I’ll add a little catch-up on the happenings from the garden this past week. It has been super hot and toasty with little rain, so I have had to water a little more frequently. No watering was necessary in June, but it is definitely the stereotypical summer now. Full-on heat and sunshine. And the new “secret garden” that we build along the side of our detached garage is seriously taking off. I’m so glad we turned a formerly fenced-in waste of space into an eye-catching and engaging edible growing area.

Happiest of weekends to you!

Jayme

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how to make limoncello | holly & flora

how to make limoncello + 2 limoncello cocktails

Spring is officially a hazy memory here in Denver. The season switched from straight winter to blazing, hot summer in a snap. All of the late spring rain and snow turned the usual, crusty, brown landscape of Colorado into a vibrant splash of bright green. I look back at some of the photos I took in early June, and I can’t believe I didn’t put a filter on them.

When I was flying back home from a recent trip to Napa, I looked down from the window in the plane in pure disbelief that I was, indeed, flying over Denver and not Ireland or some other verdant country. Everything is absolutely gorgeous, and my garden has never looked this good in early July!

I was even off work on the solstice and got to ring in the advent of shorter evenings in my backyard, with a glass of chilled rosé. I’ve been enjoying a lot of chilled rosé here lately. Come to think of it, I’ve been enjoying a lot of chilled everything here lately. Every year, Steve and I find some way to delay getting a swamp cooler for the house. We always seem to have a more pressing expense to consider, and every year, we always shake our heads and regret not making the purchase.

lemon peels in bowl how to make limoncello | holly & flora

I’ve found creative ways to keep my cool. I have grown fond of taking cold showers in the morning. I actually stood in a cooler filled with ice water just yesterday. I even succumbed to the overwhelming urge to strip down to my skivvies and run through the garden sprinkler this afternoon. Thank God for trees and fences to keep it all classy because when heat takes over my brain, I think I lose my sense of appropriateness and my self-control.

Luckily, I’ve gotten very good at seeking out air-conditioned coffee shops, sneaking the rare visit to the movie theater, and finding an excuse to go to the grocery store just to cruise the cool produce department. I am fortunate enough, however, to work at a restaurant, where there is a walk-in freezer on premise. As soon as I exit my {also without AC} car, I make a beeline to the freezer. No hellos. No courtesies. Not until I get my cold-air fix.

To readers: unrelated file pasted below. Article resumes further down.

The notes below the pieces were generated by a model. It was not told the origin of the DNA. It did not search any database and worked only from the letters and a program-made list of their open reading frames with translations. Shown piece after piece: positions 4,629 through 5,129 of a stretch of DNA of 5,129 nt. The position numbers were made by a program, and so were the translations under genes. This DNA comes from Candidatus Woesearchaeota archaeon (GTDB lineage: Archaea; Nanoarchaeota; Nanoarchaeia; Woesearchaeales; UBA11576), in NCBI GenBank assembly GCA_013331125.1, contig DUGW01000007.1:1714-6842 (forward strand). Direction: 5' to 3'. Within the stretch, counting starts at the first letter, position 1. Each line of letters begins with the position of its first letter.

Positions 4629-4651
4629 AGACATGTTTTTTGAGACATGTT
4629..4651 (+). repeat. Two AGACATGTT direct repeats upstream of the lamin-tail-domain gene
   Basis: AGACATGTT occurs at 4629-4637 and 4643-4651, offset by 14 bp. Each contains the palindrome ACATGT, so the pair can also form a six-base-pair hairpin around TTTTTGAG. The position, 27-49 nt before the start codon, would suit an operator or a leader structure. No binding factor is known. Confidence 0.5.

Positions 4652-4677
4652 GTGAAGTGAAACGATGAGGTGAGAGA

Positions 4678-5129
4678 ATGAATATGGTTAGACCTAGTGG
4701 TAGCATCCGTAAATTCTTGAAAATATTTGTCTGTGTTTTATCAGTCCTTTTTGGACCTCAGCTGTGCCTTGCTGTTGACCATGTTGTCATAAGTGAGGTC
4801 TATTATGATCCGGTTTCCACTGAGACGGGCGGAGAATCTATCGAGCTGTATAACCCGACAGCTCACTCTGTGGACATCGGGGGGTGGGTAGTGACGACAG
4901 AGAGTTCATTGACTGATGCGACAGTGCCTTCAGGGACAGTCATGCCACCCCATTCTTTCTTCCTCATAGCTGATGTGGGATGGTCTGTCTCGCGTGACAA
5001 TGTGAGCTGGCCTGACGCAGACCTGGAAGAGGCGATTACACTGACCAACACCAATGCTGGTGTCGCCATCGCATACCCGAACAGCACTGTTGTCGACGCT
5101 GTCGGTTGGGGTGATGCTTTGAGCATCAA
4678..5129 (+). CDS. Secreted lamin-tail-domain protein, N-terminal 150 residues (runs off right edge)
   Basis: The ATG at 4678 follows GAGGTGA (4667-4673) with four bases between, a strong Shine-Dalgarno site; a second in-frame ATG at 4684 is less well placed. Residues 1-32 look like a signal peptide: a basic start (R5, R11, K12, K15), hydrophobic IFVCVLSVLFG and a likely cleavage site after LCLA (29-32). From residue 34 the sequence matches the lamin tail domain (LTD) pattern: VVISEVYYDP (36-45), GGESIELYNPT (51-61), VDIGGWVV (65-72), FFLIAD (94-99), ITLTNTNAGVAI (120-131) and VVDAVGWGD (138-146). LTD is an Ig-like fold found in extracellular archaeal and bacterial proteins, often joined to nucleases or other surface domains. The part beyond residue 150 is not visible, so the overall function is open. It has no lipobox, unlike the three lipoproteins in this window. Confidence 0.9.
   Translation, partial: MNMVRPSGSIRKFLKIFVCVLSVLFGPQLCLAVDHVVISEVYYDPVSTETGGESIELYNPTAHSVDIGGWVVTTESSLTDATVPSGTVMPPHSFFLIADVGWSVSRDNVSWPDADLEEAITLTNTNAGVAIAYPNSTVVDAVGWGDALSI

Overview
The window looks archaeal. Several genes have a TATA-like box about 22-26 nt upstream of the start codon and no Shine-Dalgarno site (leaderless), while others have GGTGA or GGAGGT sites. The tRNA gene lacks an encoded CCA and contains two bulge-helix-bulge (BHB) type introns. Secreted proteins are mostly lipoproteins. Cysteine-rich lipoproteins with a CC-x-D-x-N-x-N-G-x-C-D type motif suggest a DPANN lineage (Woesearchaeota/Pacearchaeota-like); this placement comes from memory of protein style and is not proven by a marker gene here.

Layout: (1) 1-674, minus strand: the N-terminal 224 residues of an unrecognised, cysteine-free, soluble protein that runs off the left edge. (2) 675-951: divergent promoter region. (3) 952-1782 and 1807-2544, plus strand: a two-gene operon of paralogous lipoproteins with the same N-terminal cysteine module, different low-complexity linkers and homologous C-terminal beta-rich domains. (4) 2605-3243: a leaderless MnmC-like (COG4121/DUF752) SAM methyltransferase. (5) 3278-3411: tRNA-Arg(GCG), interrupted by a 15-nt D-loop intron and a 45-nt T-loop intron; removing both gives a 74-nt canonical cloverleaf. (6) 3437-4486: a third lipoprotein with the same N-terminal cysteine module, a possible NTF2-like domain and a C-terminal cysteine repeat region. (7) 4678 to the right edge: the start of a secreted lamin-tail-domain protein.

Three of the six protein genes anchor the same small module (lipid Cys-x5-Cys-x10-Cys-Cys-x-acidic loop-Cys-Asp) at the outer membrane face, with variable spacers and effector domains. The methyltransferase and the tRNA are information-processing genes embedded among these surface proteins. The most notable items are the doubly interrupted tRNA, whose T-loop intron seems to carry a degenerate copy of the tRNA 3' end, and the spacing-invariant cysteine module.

I decided to make limoncello back in early March, when I had an abundance of lemons on hand. I followed my obsession with all-things-citrus and made countless cocktails, a batch of preserved lemons {a first for me}, lemon curd, and several marmalade iterations. I figured I’d use the skins of the lemons I was juicing, so logically, I thought about limoncello.

I’d never made the tart, citrus liqueur before. I have had both amazingly delicious limoncello and cloyingly sweet, dull limoncello. I stumbled across a recipe, via the Williams-Sonoma blog, Taste. I followed James Schend’s recipe pretty closely, but I actually forgot about my limoncello down in the basement after week five, accidentally aging it SIX more weeks! Although I don’t know if the extra aging benefited the limoncello, I was not disappointed with my results.


how to make limoncello


  • 20 large, organic lemons
  • 750 mL of vodka
  • 750 mL of Everclear {or other 151-proof alcohol}
  • 4 cups organic cane sugar
  • 3 cups filtered water
  1. Scrub and peel the lemons, using a vegetable peeler. Try your best to avoid including any of the white pith, which adds undesirable bitterness.
  2. Place the peels in a large, clean jar and add both the vodka and the Everclear.
  3. Cover with a tight-fitting lid and store in a cool, dark spot for at least five weeks. I stored mine for 11 weeks. Stir or shake the jar twice a week to integrate the flavor.
  4. After five weeks, remove the lemon peels with a slotted spoon. To test whether or not the limoncello is ready for the next step, take a peel and bend it between your thumb and index finger. If it easily snaps in half, you may proceed to step five; if not, store for at least another week and perform the same test, after the week has passed.
  5. Strain the mixture through a double-layer of cheesecloth into a clean jar.
  6. In a saucepan, heat the sugar and water until dissolved. Remove the sugar mixture from heat and let it cool to room temperature.
  7. Add the cooled sugar-water to the limoncello mixture and stir.
  8. Store the sweetened limoncello mixture for another six weeks, so that the flavor intensifies and becomes more cohesive.
  9. When the aging time has passed, strain the final mixture through a double-layer of cheesecloth and store in a clean, glass jar or in cute, decorative jars like these.
  10. Store your containers of limoncello in the same cool, dark place, or keep it refrigerated for “emergencies” and cocktail creating!

how to make limoncello | holly & flora lemon balm | holly & flora how to make limoncello | holly & flora

Making lemony cocktails that mimic the effects of cool, refreshing lemonade is only a natural response to these high-heat, sweltering conditions. I  know I’ll get some flack from my AZ or FL friends for sounding whiny, but the lack of heat tolerance is all relative. We can all benefit from a cool respite.